When it comes to pasta dishes, most of us can agree that the more Parmesan, the better.
But a London restaurant recently charged one unsuspecting diner a whopping £1.50 “Parmesan supplement” when she asked for extra cheese on her meal.
Food writer Rosie French shared a copy of her receipt on Twitter, saying the charge “wasn’t mentioned...during the awkward, painfully slow, grating at the table”.
At first she didn’t name the restaurant, but when food critic Jay Rayner asked “Where in God’s name was this?”, she revealed the eatery was Ombra Bar and Restaurant in Hackney, London.
Despite the Twitter backlash, the restaurant’s chef has stood by the decision to charge extra for the topping, telling HuffPost UK the cheese is “not a commodity product”.
French’s tweet soon racked up dozens of comments, with many sharing their outrage that she’d been charged extra for cheesy goodness.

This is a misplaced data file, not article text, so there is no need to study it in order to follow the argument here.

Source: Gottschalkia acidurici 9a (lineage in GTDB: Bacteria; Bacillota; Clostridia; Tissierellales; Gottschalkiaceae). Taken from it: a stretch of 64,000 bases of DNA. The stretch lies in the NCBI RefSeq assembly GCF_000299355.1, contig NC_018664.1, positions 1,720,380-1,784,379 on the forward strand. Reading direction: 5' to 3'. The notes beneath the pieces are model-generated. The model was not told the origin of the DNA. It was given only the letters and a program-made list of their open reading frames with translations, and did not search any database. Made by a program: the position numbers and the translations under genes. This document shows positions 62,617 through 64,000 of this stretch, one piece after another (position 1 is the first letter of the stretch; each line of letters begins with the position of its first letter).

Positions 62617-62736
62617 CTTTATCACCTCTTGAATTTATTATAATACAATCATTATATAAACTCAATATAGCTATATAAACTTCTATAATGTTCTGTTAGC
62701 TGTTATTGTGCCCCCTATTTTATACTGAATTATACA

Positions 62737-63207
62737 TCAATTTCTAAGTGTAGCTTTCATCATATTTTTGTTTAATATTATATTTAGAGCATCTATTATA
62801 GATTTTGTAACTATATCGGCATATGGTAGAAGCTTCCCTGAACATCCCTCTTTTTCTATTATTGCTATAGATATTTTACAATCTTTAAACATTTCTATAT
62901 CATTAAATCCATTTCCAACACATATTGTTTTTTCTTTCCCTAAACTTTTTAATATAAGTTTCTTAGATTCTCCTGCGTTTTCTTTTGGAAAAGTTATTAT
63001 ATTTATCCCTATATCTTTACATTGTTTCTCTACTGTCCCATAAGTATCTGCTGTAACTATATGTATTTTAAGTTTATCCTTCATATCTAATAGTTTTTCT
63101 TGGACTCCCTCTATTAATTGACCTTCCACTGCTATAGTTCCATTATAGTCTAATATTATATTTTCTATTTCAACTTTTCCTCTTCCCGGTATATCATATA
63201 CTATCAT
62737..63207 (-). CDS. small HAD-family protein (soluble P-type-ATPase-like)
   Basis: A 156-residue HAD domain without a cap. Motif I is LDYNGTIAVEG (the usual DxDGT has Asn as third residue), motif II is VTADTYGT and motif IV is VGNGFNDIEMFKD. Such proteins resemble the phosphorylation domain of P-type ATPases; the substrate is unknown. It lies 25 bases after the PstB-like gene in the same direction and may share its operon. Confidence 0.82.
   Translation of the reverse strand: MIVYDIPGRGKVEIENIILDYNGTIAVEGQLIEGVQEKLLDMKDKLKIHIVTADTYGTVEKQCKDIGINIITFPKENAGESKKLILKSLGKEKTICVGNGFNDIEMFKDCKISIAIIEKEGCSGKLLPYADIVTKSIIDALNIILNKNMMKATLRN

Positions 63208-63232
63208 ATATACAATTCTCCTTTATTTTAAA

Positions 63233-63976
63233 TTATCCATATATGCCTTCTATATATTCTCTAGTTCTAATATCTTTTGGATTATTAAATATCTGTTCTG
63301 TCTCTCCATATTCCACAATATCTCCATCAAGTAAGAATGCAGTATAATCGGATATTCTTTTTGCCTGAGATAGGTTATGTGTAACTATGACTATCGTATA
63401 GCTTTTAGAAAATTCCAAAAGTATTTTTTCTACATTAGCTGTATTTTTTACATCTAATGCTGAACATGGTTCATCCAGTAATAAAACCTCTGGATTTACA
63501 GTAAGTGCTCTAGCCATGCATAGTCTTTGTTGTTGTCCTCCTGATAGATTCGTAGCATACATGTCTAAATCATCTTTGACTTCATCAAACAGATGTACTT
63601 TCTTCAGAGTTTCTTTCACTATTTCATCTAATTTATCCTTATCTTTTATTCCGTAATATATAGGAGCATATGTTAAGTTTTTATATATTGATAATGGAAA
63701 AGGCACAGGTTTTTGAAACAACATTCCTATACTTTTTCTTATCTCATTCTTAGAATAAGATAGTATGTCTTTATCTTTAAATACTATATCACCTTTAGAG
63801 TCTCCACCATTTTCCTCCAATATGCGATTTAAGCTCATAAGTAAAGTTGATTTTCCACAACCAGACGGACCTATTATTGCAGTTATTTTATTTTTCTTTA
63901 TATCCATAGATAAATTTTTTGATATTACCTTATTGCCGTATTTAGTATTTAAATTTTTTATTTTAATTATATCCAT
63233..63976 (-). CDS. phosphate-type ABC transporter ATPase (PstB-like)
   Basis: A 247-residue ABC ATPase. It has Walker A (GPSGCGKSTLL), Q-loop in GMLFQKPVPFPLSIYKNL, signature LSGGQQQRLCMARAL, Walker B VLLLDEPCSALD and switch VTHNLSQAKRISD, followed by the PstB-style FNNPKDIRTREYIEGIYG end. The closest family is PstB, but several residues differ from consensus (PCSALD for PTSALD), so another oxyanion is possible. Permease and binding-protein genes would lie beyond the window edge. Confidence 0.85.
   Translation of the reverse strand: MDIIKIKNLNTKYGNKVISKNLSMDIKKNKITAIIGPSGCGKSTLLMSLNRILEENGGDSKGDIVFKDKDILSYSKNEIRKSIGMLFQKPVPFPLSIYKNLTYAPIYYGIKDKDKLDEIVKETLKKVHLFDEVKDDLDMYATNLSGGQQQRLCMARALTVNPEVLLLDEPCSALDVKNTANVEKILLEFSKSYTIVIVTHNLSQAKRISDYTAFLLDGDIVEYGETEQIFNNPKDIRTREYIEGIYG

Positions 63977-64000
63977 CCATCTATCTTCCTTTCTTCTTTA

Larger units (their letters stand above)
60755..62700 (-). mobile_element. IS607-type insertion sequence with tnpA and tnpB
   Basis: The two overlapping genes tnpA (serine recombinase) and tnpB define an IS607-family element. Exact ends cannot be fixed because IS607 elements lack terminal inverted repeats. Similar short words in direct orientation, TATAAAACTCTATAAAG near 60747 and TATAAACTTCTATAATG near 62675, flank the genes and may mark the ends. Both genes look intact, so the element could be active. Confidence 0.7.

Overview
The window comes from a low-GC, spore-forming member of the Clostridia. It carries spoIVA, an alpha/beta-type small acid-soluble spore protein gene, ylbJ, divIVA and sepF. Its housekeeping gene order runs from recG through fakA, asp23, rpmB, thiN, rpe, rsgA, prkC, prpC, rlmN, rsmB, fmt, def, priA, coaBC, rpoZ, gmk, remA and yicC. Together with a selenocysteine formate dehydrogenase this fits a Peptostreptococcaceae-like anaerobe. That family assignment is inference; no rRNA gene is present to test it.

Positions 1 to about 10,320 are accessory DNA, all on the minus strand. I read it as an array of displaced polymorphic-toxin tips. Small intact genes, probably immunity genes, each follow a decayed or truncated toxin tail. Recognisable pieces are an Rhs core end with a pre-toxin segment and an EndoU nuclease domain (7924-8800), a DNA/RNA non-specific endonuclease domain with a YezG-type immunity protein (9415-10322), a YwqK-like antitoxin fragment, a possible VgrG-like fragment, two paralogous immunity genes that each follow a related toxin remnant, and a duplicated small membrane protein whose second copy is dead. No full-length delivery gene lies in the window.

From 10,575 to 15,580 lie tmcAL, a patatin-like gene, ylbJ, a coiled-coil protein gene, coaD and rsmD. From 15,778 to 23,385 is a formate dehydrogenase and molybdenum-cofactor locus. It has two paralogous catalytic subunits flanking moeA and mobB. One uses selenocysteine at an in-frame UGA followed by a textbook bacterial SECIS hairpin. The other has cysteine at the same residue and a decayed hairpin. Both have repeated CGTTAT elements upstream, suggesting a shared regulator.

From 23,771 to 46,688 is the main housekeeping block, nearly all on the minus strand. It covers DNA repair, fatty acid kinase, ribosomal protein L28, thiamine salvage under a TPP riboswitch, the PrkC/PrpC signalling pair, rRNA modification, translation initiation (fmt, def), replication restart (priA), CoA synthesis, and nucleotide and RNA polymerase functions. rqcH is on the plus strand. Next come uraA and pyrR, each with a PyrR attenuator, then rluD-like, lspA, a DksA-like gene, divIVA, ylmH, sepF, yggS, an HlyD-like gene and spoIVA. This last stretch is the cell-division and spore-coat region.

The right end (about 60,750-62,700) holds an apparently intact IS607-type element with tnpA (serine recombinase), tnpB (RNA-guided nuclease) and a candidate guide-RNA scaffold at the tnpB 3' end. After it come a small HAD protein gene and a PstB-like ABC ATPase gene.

Others claimed receiving unexpected supplement charges is sadly, not unusual, sharing their own experiences.
On Twitter, the restaurant’s chef, Mitshel Ibrahim, shared a photo of the menu which states that extra Parmigiano-Reggiano (often referred to as Parmesan) has an additional £1 charge. In a statement given to HuffPost UK, Ibrahim said French was accidentally charged £1.50 and was offered an apology and a refund.
“Our Parmigiano is not a commodity product. Nor are any of the ingredients we work with at Ombra,” he said. “Like all our ingredients it is the best we can find. It is not an umami powder, cut with MSG and anti-caking agent. It is an ingredient in its own right that we are proud to serve with our house tagliatelle —two ingredients from the same region in Italy, which share the same cultural tradition.
“For those reasons, we charge a small supplement if extra Parmigiano is requested (that is over and above what we grate over the pasta ourselves in the kitchen).”
Since the story spread on various national news sites, such as The Sun and The Mirror, French tweeted: “Today has illustrated the insanity of the internet and just how strongly people feel about cheese.”
Correction: The article originally stated that the diner had been offered extra cheese with her meal, the restaurant has since told HuffPost UK that she asked for extra.
HuffPost UK has contacted Rosie French for comment.